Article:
The objective of this research is to develop a methodology and means for testing, and identifying the optimal non-invasive electrodes for clinical impedance spectroscopic measurements from human subjects in a frequency range from 10Hz to 1MHz. Many electrodes are available on the market for clinical applications, ranging from ECG to TENs electrodes. However, these electrodes must function only within specific, relatively narrow frequency ranges. When used for wide-band impedance spectroscopic measurements, they significantly reduce the usable bandwidth of the system. Unfortunately, most manufacturers do not test their electrodes to determine their performances over a wide range of frequencies such as would be required for impedance spectroscopy. Due to the lack of data about electrode performance, we had to develop a testing protocol to determine the characteristics of various "off the shelf" non-invasive electrodes throughout the frequency range of interest. The most important parameter is the recording accuracy of the electrodes. The instrument that we used to conduct the research is a custom-made impedance spectrometer that interfaces to a laptop computer. The main hypotheses of the project are that a testing protocol can be developed and "off the shelf" non-invasive electrodes can be identified that can be utilized for clinical measurements of tissue impedance throughout a range of frequencies, while maintaining good signal to noise ratio. We conducted experiments on two human subjects using nine different types of electrodes and determined the average percent noise for each electrode for thirty frequencies ranging from 10Hz to 1MHz. We then determined the average percent noise in the range of 1KHz to 100KHz, to establish a baseline noise level for each electrode, and the bandwidth for each electrode, defined as the range of frequencies where the average noise was less than 5 percent. Based on this analysis we were able to determine that the Blue Sensor Q-00-A electrode is the optimal electrode for use in clinical studies.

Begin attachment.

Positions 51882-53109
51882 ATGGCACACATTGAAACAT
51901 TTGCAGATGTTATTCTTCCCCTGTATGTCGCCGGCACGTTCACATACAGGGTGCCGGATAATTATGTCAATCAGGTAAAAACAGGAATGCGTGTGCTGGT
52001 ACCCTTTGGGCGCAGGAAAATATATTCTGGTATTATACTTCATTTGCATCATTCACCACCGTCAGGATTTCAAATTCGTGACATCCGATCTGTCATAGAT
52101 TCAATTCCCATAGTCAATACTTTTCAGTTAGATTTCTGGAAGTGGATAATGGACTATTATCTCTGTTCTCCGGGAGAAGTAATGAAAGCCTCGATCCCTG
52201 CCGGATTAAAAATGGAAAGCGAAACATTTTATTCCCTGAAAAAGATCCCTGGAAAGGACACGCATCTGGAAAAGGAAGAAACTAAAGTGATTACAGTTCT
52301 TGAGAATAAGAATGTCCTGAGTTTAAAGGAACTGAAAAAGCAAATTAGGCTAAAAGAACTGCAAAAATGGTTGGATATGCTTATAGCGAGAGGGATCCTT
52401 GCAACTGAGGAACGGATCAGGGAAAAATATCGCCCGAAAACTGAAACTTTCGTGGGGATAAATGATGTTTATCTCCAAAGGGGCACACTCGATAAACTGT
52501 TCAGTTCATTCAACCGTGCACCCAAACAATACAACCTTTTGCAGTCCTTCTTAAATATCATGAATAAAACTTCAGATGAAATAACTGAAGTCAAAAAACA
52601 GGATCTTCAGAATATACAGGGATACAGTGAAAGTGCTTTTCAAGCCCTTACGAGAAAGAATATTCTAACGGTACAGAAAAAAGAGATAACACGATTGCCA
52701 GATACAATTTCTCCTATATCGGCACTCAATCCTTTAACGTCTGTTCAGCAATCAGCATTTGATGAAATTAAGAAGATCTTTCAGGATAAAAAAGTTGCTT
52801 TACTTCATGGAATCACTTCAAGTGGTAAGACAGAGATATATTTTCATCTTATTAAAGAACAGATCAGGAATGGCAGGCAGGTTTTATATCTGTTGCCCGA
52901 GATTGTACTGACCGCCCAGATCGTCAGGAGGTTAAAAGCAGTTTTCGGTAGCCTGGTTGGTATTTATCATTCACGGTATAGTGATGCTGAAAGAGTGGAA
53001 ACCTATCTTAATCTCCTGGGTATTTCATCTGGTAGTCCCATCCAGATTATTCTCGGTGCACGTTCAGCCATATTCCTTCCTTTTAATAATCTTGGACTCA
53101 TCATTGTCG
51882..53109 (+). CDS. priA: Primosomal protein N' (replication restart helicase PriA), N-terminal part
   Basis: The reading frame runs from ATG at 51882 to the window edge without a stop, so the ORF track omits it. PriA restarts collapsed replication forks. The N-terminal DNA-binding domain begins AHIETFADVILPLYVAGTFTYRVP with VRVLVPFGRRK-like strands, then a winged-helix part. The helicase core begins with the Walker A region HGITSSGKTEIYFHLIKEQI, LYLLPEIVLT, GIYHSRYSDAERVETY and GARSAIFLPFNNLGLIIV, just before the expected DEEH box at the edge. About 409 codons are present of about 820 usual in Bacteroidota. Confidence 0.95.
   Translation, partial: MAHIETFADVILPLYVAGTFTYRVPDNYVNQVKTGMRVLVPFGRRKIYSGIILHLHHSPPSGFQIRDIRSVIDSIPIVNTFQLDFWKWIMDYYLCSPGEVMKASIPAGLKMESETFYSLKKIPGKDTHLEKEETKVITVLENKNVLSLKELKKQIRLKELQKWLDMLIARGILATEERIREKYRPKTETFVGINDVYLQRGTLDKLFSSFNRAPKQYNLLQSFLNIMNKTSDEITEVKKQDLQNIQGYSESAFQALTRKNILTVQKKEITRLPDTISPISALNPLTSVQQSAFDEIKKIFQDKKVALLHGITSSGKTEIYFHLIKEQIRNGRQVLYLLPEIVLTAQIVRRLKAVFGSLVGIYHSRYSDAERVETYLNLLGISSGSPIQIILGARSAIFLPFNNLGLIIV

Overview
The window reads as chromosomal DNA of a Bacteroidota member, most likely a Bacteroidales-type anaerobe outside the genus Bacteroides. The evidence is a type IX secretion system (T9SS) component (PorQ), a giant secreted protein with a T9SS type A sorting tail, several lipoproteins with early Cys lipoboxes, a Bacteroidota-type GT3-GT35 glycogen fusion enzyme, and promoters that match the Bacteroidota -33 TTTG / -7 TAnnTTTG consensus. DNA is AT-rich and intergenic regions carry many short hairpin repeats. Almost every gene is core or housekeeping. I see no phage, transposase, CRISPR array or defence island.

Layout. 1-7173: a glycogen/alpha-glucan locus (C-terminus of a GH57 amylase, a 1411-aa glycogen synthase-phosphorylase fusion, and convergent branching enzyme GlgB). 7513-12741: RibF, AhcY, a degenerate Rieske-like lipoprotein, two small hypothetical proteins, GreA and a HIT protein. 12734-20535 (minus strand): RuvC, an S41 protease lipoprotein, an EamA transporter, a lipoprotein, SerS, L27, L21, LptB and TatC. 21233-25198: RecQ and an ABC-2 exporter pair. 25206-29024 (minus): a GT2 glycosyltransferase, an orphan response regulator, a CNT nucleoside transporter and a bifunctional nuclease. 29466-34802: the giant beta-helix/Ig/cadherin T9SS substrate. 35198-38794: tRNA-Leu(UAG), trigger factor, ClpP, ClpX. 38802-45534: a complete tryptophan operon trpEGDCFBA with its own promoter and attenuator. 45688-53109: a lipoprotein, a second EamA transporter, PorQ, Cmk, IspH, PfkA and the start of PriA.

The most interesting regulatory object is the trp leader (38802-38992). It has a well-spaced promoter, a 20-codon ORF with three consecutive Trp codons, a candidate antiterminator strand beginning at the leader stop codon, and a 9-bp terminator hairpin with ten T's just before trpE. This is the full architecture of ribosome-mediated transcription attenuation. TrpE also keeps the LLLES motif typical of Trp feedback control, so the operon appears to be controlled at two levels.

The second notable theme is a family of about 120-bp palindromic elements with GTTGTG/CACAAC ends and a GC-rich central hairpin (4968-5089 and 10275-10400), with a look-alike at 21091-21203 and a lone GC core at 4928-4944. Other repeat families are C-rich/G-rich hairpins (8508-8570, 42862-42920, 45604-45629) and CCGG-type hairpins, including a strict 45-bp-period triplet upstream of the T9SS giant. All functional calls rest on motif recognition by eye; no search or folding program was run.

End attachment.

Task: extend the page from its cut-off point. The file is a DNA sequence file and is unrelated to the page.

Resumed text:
Worcester Polytechnic Institute
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